Baby salmon in California will make trip to ocean -- by truck

RIO VISTA, Calif. - California's been dry for going on three years.

And that's interfering with one of nature's wonders - the annual migration of salmon from streams and rivers to the Pacific.

But it turns out, the fish won't have to make the journey alone.
California's long drought is threatening the annual migration of salmon CBS News

At the Coleman fish hatchery on the upper Sacramento River, the first of 12 million baby salmon were loaded into trucks this morning.

California's long drought has left the river so low that for the first time in two decades the hatchery can't release the fish raised right at the hatchery.

They'll be carried more than 200 miles downriver where they'll have an easier time reaching the ocean.

The Sacramento River is so low that salmon could have difficulty reaching the Pacific Ocean CBS News
John McManus leads the Golden Gate Salmon Association which urged the federal government to truck the fish.

"Survival will be much, much higher than if those fish were released into the drought-stricken river where the hatchery is," McManus said. "In fact some estimates suggest that the survival will be up to 18 times higher than if the fish were released at the hatchery."

California drought threatens coho salmon with extinction
At the end of their journey by truck the young salmon are released into pens where they'll spend a few hours getting accustomed to the river. Then they will swim on to the ocean just over 60 miles away.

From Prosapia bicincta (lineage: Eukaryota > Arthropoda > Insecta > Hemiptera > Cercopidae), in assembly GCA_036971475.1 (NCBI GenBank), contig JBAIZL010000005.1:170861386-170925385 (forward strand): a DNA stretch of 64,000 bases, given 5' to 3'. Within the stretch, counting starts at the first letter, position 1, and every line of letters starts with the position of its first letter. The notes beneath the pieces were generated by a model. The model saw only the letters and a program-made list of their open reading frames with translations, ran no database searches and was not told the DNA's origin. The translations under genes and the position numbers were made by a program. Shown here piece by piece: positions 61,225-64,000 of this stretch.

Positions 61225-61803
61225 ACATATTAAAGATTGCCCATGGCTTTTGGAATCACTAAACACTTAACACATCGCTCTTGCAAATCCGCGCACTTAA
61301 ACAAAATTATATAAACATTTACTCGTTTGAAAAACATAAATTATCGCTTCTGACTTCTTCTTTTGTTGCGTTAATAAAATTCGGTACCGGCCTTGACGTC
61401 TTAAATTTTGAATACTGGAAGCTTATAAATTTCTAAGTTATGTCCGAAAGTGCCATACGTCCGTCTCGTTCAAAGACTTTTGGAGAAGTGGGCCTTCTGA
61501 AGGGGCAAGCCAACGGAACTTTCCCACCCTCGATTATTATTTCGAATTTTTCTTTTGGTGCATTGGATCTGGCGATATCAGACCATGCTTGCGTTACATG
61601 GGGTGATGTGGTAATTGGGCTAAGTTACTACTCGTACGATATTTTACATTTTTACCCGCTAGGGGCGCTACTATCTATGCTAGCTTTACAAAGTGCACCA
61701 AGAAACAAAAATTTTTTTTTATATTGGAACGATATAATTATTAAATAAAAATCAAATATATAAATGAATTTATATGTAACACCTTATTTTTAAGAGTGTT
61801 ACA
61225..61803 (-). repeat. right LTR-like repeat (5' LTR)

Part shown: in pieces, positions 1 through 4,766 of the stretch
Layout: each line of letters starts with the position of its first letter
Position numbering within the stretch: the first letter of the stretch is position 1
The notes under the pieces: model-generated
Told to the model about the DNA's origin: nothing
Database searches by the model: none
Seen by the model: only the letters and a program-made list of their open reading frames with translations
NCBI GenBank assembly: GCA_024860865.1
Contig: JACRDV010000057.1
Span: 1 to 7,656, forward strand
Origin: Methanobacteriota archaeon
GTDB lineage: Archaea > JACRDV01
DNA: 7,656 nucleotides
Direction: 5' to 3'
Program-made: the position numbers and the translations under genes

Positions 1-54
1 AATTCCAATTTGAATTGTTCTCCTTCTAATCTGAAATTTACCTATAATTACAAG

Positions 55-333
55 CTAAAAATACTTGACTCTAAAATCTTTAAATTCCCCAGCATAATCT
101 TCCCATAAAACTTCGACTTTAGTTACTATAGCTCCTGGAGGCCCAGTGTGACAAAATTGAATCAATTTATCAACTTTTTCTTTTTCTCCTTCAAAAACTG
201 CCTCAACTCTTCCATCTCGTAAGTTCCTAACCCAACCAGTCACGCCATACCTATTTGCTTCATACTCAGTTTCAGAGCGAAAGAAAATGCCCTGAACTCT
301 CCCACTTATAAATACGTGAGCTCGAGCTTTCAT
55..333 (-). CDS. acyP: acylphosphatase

How will McManus know whether the effort has been a success?

"These fish actually have coded wire tags implanted in them," he said. "When they come back as adults those tags will be recovered, and we will know what the survival is, as a result of recovering these tags."

Over the next three weeks dozens of truckloads will make the same journey. It's seen as essential to the $1.4 billion fishing industry in California. Captain John Atkinson runs a charter fishing boat out of San Francisco Bay.

"Salmon is our bread and butter," Atkinson said. "That's our main money maker."

Captain John Atkinson CBS
If a salmon is put in a truck, will it know where its home is?

"They know," Atkinson said. "They know. They're a lot smarter than we are."

Sometimes nature just needs a lift.

  • John Blackstone
    John Blackstone

    From his base in San Francisco, CBS News correspondent John Blackstone covers breaking stories throughout the West. That often means he is on the scene of wildfires, earthquakes, floods, hurricanes and rumbling volcanoes. He also reports on the high-tech industry in Silicon Valley and on social and economic trends that frequently begin in the West.